Toyota Innova Touring Sport Review: Sporty Sprinkling

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Naysayers opined that it was too rich, too premium, and, well, too expensive for an MPV. And yet, the New Innova has been flying off the shelves. Extremely popular with fleet operators, the New Innova is also quite a hit with those looking for a big, comfortable car for their family. The Innova Touring Sport is oriented more towards the latter, though – buyers who would want to flaunt a more distinctive, more premium version over the sea of Innova Crysta cars seen ferrying tourists around. The Innova Touring Sport, then, is the absolute top-end version of the new Innova that you can buy as of date. Available only with the 2.8 litre diesel and 2.7 litre petrol engines, in top Manual and Auto trims, the Touring Sport is essentially the same car as the Innova Crysta with a generous sprinkle of garnishing. Here’s our quick review of the Innova Touring Sport, listing out all its additional offerings over its Crysta sibling.

Exterior Changes

The Innova Touring Sport carries the same basic design as the Innova Crysta. There are, however, a whole bunch of embellishments which make the Touring Sport stand apart. Here we have tried to list all these changes through images and captions

To start with, the Touring Sport is available only in two shades – the smashing looking wildfire red colour featured in these images and white pearl crystal shine. Of these, the red colour is exclusive to the Touring Sport, while the pearl white colour is available on the Crysta as well.


Toyota Innova Touring Sport headlamps gets smoked out for a sportier appeal



Front bumper under-cladding gets chrome embellishments on the flanks, In addition to the bumper, the radiator grille also gets these boomerang shaped appliqués



Unlike the Innova Crysta, the slats running through the headlamps and the top portion of the radiator grille are finished in a dark titanium hue. These are drenched in your regular, bright chrome on the Crysta.



The black under-cladding runs across the Touring Sport, whereas the surface is fully body painted on the Crysta. The side under-cladding, as the case at the front and rear, is lined with a strip of chrome



The tail-gate gets a piano black garnish above the registration plate recess.



Under-cladding below the rear bumper also gets its share of some chrome.



The most evident bit is the Touring Sport badge on the tail gate with red highlights to suggest sportiness.



Wrapping things up on the exterior are these all-black alloys, which go well with the red colour, and somewhat add to the sporty theme.



The changes aren’t limited only to the exterior though, and the Touring Sport features quite a few changes inside the cabin as well. The complete list of the enhancements on the Innova Touring sport over the Innova Crysta, are provided below with all the relevant images and captions.



The most evident change to the cabin is the inclusion of this ‘red wood’ pattern on the dashboard, replacing the brown wood inside the Crysta’s cabin. Of course, this is faux wood, and is termed wood as it is meant to resemble the pattern on wood.



The instrument cluster on the Touring Sport is red backlit unlike the blue lit Crysta console. This again, is a hint at the ‘sport’ branding. Looks nice though, and goes with the red wood appliqué, which by itself may come across a bit loud to some.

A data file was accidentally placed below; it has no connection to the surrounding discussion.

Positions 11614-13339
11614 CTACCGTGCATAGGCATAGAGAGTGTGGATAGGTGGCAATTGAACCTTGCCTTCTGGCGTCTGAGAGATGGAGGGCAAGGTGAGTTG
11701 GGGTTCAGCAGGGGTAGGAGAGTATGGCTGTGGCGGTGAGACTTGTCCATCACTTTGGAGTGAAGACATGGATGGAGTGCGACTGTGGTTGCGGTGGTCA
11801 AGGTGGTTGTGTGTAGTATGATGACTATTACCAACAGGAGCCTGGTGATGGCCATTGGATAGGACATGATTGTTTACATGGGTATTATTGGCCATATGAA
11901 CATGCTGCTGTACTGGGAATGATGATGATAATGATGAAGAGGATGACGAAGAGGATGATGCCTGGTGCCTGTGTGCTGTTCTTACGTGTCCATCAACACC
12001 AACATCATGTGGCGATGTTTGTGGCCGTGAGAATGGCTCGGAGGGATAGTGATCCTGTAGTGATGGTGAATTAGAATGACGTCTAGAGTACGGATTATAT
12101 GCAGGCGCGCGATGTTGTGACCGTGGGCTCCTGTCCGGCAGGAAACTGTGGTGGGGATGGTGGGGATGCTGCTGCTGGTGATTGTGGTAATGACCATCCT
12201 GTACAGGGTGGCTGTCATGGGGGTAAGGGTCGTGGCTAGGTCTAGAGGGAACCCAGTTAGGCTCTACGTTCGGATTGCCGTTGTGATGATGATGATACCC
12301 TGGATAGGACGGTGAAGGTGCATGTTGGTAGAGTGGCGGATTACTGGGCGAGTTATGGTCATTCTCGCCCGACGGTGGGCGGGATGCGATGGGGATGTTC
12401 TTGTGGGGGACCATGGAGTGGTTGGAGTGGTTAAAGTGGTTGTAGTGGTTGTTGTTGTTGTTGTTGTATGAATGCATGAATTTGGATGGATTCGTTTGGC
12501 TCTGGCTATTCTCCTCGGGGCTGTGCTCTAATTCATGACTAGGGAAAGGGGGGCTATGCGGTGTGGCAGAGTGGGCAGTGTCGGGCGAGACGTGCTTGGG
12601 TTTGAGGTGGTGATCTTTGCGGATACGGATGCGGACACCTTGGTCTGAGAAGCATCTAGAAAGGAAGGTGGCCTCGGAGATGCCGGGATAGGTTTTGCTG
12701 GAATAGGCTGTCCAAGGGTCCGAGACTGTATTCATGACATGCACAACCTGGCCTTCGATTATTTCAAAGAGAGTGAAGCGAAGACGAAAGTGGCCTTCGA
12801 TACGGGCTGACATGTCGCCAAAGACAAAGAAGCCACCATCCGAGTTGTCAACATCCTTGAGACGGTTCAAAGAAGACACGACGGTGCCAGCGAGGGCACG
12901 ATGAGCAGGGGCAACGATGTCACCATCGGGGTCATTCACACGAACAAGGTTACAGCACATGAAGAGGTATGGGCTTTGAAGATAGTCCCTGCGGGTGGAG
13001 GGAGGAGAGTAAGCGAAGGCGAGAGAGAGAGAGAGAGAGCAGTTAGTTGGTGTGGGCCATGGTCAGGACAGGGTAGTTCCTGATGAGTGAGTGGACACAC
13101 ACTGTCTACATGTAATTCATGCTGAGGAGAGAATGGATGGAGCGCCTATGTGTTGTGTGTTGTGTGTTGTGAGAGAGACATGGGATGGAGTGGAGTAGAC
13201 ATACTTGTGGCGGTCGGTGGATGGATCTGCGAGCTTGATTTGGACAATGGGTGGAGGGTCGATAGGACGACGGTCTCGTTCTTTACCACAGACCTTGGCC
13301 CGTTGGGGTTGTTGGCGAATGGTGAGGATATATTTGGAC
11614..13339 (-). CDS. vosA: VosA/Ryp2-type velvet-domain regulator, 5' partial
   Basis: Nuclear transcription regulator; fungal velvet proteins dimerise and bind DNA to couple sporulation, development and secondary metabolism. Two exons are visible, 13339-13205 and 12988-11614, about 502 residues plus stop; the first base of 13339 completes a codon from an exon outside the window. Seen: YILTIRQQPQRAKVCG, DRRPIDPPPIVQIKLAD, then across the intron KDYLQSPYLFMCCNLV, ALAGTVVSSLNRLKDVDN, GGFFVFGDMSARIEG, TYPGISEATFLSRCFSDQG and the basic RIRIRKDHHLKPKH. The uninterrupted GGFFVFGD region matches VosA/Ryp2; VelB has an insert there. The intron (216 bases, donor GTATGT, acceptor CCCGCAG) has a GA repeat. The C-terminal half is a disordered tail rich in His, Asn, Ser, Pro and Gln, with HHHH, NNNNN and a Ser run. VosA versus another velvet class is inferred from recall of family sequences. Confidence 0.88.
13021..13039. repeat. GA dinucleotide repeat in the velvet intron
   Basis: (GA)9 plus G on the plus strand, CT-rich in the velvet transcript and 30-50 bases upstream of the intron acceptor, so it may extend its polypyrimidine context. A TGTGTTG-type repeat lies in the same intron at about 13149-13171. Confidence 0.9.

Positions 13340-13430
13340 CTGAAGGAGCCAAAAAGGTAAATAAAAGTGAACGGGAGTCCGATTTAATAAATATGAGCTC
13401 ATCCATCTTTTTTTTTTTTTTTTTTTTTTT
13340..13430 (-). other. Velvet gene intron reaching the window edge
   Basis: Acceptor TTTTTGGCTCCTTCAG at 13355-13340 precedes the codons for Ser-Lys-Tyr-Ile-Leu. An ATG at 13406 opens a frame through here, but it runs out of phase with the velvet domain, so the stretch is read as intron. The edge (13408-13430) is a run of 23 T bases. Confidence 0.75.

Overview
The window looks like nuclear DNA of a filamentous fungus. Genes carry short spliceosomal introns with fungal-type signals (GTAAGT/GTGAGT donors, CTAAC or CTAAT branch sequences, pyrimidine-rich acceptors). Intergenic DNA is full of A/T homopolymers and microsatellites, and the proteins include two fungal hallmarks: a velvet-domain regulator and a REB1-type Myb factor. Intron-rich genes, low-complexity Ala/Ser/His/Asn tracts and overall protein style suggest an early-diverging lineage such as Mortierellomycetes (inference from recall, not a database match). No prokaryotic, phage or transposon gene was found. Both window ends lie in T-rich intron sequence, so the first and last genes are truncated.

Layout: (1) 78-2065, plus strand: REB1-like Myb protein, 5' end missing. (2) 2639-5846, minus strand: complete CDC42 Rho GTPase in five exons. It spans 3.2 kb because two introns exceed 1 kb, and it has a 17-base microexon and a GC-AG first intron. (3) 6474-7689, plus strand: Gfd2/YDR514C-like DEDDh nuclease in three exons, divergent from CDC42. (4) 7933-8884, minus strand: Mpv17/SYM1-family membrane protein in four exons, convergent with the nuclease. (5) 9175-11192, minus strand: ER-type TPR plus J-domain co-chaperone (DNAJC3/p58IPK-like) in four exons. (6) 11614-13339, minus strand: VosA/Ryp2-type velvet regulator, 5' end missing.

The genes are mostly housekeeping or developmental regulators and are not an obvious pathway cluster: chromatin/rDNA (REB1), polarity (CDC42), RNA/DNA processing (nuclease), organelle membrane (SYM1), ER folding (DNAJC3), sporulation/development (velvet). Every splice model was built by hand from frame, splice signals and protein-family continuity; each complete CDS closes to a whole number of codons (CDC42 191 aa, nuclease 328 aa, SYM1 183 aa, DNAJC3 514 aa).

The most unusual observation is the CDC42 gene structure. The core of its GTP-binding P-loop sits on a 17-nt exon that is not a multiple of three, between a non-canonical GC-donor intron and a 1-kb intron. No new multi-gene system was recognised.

The Touring Sport gets all-black leather upholstery with contrasting red stitching, again, to drive home the point about its sporty intentions.



As the case with the rest of the upholstery, the steering wheel also gets contrasting red stitching



The front and rear inner door panels get piano black garnish, unlike the red wood treatment given to the dash


Does the Innova Touing Sport drive any different from the Crysta?

The Touring Sport is exactly the same as the Crysta in terms of the engines that power it and the rest of the mechanical package. So there’s absolutely no difference in the way it drives. It is available only with the 2.7 litre petrol and 2.8-litre diesel engines though (both manual and AT, only top end trim). The smaller 2.4 litre diesel power plant cannot be had with the Touring Sport package.

You can read our exhaustive review of the Innova 2.8 diesel AT here to know about all its features, performance and other details.

We have also listed down the things that make the New Innova stand out in this list. We’d strongly suggest you go through them.

Should I buy one?

The Innova Touring Sport by all means is a visual package. It doesn’t enhance the functionality or features of the car in any way. Compared with its corresponding petrol or diesel to end variants, you’ll have to pay around INR 70k extra (ex-showroom) for all the embellishments and visual distinction, both inside and out.


The new Innova, owing to its popularity is a rather ubiquitous car. So if you wish to underline the fact that you’re driving the absolute top end variant available, the Touring Sport makes sense. It highlights the fact that it’s not a fleet car, and that the guy inside wants his car to have a personality. If you think that’s an image you’d wish to radiate, while you have already decided to go for the top end variant, then the Touring Sport makes sense. If you put function before form, though, you’d probably be better off with the top end Crysta variants.

Toyota Innova Touring Sport Prices (ex-showroom, GST inclusive)

Innova Touring Sport Petrol Manual: 16.85 lakh

Innova Touring Sport Petrol AT: 19.75 lakh

Innova Touring Sport Diesel Manual: 17.90 lakh

Innova Touring Sport Diesel AT: 21 lakh


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